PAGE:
Enrollment is down at public Iowa universities – and it’s on purpose

This is an archived article and the information in the article may be outdated. Please look at the time stamp on the story to see when it was last updated.

Iowa State Campus. Photo courtesy IowaState.edu

DES MOINES, Iowa (AP) — Enrollment is down at three of Iowa’s public universities, but officials said the decline is intentional at two of the schools.

The University of Iowa, Iowa State University and University of Northern Iowa saw overall enrollment drop of more than 2 percent this fall to a combined total enrollment of about 79,600 students, The Des Moines Register reported.

The University of Iowa and Iowa State University are attempting to make enrollment levels more manageable as officials focus on retaining students and increasing graduation rates, according to the Iowa Board of Regents.

University of Iowa officials want to focus on recruiting top students who fit the school’s programs, said Brent Gage, the university’s associate vice president of enrollment management. The university’s current enrollment is about 32,900 students, about 600 fewer students than last year.

“Our intent is not to grow at a rapid rate,” he said.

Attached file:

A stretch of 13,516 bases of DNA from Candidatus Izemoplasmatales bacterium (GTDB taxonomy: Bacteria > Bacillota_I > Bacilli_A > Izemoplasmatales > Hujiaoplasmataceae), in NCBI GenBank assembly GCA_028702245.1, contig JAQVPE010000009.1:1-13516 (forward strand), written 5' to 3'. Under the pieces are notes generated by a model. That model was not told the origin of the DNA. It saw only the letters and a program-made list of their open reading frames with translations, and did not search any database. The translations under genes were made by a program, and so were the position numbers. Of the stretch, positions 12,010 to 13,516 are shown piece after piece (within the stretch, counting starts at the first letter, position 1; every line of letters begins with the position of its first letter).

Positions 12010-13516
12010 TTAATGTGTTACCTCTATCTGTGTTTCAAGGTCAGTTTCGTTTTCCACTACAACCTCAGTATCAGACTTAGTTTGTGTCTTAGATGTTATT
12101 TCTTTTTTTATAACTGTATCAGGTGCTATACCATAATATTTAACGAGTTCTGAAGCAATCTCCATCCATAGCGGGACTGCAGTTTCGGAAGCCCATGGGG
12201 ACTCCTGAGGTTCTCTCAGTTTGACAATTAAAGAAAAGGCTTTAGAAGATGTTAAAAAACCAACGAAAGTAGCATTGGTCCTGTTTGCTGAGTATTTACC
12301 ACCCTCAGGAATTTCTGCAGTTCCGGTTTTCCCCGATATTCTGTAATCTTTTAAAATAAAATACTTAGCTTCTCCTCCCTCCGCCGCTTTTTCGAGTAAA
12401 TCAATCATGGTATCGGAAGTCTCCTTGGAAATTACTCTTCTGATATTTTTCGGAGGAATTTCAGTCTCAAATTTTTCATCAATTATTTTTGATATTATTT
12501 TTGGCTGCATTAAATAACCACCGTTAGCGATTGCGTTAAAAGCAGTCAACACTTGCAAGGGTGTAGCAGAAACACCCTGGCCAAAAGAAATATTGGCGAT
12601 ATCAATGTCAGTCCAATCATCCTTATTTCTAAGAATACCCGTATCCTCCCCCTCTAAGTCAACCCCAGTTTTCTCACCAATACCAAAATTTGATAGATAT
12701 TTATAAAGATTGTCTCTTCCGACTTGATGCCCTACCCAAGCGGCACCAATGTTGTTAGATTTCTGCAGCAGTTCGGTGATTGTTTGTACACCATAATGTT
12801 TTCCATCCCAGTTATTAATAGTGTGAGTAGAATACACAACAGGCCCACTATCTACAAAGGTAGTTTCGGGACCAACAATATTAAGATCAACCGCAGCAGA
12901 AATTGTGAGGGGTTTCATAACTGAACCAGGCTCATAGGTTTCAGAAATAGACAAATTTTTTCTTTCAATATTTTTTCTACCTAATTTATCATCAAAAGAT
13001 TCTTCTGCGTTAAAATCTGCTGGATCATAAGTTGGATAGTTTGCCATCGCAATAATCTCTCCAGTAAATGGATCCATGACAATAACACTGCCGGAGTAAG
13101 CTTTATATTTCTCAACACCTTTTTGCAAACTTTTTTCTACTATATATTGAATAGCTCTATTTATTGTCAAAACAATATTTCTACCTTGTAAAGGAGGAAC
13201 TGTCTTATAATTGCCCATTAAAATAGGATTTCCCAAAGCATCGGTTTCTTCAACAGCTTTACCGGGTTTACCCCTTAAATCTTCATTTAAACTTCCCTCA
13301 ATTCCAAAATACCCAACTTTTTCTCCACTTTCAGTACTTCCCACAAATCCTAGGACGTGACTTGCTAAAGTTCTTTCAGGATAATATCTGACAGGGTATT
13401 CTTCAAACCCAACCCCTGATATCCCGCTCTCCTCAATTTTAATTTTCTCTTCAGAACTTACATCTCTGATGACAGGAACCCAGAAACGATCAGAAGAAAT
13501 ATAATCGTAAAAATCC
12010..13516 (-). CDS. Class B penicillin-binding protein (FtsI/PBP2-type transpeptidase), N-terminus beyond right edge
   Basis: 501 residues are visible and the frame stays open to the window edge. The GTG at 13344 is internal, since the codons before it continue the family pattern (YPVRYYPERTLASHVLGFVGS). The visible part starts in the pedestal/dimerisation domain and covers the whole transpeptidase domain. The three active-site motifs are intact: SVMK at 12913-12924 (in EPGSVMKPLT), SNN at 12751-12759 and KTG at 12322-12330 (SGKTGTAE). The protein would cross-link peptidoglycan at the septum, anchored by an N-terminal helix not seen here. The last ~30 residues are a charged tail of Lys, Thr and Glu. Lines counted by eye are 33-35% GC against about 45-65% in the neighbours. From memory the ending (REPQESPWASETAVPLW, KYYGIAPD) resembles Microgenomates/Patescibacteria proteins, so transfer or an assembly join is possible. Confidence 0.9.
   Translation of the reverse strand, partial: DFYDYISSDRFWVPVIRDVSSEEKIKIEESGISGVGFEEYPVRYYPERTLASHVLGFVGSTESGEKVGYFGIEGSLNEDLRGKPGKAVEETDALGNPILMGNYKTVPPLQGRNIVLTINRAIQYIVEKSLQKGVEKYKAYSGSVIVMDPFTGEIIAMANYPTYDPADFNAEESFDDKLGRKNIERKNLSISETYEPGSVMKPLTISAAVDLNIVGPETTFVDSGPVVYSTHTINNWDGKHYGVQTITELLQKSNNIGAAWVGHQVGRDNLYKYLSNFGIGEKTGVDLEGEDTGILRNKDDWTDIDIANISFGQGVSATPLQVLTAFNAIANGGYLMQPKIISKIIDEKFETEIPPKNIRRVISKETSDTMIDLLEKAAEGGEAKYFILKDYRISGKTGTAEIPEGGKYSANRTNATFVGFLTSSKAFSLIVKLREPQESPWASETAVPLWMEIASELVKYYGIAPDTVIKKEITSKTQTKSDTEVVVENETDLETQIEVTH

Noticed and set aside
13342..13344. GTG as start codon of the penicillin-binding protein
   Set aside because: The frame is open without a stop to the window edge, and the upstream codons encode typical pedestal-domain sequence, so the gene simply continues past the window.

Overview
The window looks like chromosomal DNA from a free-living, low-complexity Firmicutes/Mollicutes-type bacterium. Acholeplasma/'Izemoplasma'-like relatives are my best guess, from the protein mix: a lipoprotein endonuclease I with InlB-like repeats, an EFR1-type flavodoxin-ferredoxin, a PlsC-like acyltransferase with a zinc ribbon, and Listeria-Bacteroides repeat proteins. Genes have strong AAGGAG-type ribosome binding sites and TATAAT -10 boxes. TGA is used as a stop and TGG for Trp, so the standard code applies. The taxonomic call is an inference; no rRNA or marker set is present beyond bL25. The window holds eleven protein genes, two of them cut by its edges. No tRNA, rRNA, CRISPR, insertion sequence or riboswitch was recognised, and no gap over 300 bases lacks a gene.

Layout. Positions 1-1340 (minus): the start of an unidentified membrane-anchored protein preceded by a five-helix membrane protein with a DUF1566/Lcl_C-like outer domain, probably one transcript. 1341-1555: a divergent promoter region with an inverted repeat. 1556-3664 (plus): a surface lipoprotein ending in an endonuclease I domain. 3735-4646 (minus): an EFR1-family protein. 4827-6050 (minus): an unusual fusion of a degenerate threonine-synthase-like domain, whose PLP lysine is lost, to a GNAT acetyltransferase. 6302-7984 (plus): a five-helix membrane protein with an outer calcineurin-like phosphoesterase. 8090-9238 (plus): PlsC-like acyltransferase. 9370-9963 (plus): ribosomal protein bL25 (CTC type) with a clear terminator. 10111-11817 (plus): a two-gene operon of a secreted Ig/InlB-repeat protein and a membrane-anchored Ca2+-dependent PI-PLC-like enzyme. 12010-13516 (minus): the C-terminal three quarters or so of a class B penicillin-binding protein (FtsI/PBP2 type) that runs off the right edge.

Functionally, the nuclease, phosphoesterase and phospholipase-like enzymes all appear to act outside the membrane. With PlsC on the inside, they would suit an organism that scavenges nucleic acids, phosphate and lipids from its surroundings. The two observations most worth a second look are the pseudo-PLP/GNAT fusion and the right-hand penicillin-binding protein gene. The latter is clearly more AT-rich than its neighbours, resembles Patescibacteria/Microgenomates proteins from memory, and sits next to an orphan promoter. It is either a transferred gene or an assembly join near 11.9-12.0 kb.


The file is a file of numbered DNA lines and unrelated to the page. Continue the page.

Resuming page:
Iowa State University currently has about 35,400 students, down 550 students from last year. ISU is creating a five-year plan that may limit enrollment between 35,000 and 37,000 students, said Laura Doering, the university’s associate vice president of enrollment management and student success.

“That range is the sweet spot of where we can best serve students,” she said. “We want to be sure they cross the finish line.”

Despite the enrollment declines, ISU and UI are seeing increased revenue from tuition and fees after increasing costs for certain programs.

University of Northern Iowa has about 11,200 students enrolled this fall, almost 700 fewer than last school year. The university aims to have 13,500 students enrolled by fall 2023.

The university hopes to spur that growth through increased recruitment efforts to attract high school graduates both in and out of the state and transfer students from community colleges, officials said.

Notice: you are using an outdated browser. Microsoft does not recommend using IE as your default browser. Some features on this website, like video and images, might not work properly. For the best experience, please upgrade your browser.